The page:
Managing directors of iversity: Hannes Klöpper and Sander Nijssen
Author: Stefan Alijevikj
Pictures copyright: Na’ama Landau
iversity.org emerged as a platform for Massive Open Online Courses (MOOCs) that back in October 2013 launched the first semester with 10 courses and in total 115,000 registered users. MOOCs today offer unprecedented opportunities for students and professors alike. The team of iversity believes that open courses can make a difference by enabling students from all over the world to take courses from professors all over the world. Conversely open courses enable professors to extend their reach by teaching tens of thousands of students worldwide. On behalf of iversity team, this week we have Jackie Peterson who answers to our question and tells the story of how it all began:
Mladiinfo: What’s the story behind the iversity platform? Can you tell us how the whole idea started to develop and grew into a real-time initiative?
Jackie Peterson: “Back in 2008, iversity’s co-founders Jonas Liepmann and Hannes Klöpper were working independently on digital projects in the education sector. Both were unsatisfied by the digital infrastructure in use in the German university system. Jonas went on to develop a learning platform concept that enabled universities to exchange and cooperate via online research groups, a concept that was awarded seed funding from the EXIST-Start-up grant. Jonas began to build his platform, iversity. At the same time, Hannes and some friends had the idea to make lectures available online within an online social network.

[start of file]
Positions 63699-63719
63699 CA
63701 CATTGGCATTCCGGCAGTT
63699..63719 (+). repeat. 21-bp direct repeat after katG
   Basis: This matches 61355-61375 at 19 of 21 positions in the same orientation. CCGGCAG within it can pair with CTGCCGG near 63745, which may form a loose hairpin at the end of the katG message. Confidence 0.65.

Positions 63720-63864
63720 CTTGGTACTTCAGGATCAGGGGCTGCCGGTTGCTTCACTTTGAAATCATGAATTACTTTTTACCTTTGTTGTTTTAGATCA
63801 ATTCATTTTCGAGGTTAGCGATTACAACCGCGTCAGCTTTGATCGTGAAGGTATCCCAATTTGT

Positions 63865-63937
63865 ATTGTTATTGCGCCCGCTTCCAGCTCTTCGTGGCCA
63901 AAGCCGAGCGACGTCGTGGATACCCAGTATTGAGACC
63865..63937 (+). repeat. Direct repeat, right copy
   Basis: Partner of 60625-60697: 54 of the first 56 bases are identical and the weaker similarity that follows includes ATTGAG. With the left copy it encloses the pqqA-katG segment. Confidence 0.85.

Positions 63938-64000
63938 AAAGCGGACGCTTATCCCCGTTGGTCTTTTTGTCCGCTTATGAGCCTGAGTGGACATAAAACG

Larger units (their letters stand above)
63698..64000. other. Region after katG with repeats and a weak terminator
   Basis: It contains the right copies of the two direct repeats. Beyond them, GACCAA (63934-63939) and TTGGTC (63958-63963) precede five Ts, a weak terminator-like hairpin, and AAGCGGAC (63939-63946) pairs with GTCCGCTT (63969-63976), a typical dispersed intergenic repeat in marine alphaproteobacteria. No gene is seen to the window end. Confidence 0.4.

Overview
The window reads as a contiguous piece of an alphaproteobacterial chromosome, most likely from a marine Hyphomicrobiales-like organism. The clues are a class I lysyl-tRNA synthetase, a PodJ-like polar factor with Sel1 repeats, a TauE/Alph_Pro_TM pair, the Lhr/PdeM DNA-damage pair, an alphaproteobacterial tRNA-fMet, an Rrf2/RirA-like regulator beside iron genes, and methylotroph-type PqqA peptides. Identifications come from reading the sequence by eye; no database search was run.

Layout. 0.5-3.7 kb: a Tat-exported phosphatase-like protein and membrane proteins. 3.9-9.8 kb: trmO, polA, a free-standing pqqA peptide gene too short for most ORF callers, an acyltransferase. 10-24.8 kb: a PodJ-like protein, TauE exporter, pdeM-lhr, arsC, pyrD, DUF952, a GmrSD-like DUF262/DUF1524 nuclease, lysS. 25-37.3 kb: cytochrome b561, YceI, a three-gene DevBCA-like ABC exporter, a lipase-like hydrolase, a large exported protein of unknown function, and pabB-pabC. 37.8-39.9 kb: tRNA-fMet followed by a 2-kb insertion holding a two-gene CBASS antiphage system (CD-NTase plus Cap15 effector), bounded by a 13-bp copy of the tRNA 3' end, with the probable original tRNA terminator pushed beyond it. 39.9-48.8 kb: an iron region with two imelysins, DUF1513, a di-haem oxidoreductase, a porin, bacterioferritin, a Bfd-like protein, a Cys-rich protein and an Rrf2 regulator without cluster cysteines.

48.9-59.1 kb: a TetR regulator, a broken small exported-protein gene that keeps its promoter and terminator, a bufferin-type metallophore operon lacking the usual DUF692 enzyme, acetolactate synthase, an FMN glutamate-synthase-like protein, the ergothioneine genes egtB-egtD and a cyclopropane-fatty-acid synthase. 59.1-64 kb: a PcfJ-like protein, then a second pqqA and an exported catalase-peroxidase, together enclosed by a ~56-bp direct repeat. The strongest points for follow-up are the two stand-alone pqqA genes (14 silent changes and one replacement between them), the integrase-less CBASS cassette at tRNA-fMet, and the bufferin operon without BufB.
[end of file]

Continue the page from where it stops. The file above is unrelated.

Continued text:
Hannes and Jonas joined forces in 2011 and began to raise funding. iversity became an official company (“GmbH”) with the financial support of BFB Frühphasenfonds and bmp media investors. In the winter semester of 2011, iversity went online as a Learning Management System (LMS). This was the same time that Sebastian Thrun, Peter Norvig, Andrew Ng and Daphne Koller started their experimental open online courses in the US, which attracted over 250,000 online learners from virtually every corner of the globe.
After the success of open online courses in the US, iversity decided to become a European-based MOOC provider. As the New York Times proclaimed 2012 the “Year of the MOOC”, investments from T-Venture, a venture capital subsidiary of Deutsche Telekom, and the business angels Masoud Kamali and Marcus Riecke, allowed the MOOC phenomenon to come to Europe. 15 October 2013 was the big day: The first semester launched with its first 10 courses and 115,000 registered users.”